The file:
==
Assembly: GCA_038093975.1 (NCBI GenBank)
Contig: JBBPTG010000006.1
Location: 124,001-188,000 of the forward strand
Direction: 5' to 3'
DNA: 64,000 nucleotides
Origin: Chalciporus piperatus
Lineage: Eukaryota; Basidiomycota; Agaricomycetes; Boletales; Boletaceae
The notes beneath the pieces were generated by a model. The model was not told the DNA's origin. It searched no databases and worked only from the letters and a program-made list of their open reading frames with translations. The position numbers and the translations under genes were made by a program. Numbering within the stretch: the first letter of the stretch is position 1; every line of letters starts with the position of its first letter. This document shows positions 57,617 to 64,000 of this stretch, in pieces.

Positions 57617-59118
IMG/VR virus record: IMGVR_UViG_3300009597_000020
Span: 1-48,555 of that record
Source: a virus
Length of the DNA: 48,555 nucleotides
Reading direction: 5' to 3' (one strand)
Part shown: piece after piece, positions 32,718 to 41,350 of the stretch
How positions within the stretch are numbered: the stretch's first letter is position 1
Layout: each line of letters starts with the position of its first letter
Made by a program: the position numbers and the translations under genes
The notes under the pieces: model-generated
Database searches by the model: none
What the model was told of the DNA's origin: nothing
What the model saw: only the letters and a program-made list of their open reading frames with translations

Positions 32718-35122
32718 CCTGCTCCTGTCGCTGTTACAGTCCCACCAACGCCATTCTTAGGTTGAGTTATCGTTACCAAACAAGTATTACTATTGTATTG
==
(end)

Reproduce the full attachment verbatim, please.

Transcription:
Assembly: GCA_038093975.1 (NCBI GenBank)
Contig: JBBPTG010000006.1
Location: 124,001-188,000 of the forward strand
Direction: 5' to 3'
DNA: 64,000 nucleotides
Origin: Chalciporus piperatus
Lineage: Eukaryota; Basidiomycota; Agaricomycetes; Boletales; Boletaceae
The notes beneath the pieces were generated by a model. The model was not told the DNA's origin. It searched no databases and worked only from the letters and a program-made list of their open reading frames with translations. The position numbers and the translations under genes were made by a program. Numbering within the stretch: the first letter of the stretch is position 1; every line of letters starts with the position of its first letter. This document shows positions 57,617 to 64,000 of this stretch, in pieces.

Positions 57617-59118
IMG/VR virus record: IMGVR_UViG_3300009597_000020
Span: 1-48,555 of that record
Source: a virus
Length of the DNA: 48,555 nucleotides
Reading direction: 5' to 3' (one strand)
Part shown: piece after piece, positions 32,718 to 41,350 of the stretch
How positions within the stretch are numbered: the stretch's first letter is position 1
Layout: each line of letters starts with the position of its first letter
Made by a program: the position numbers and the translations under genes
The notes under the pieces: model-generated
Database searches by the model: none
What the model was told of the DNA's origin: nothing
What the model saw: only the letters and a program-made list of their open reading frames with translations

Positions 32718-35122
32718 CCTGCTCCTGTCGCTGTTACAGTCCCACCAACGCCATTCTTAGGTTGAGTTATCGTTACCAAACAAGTATTACTATTGTATTG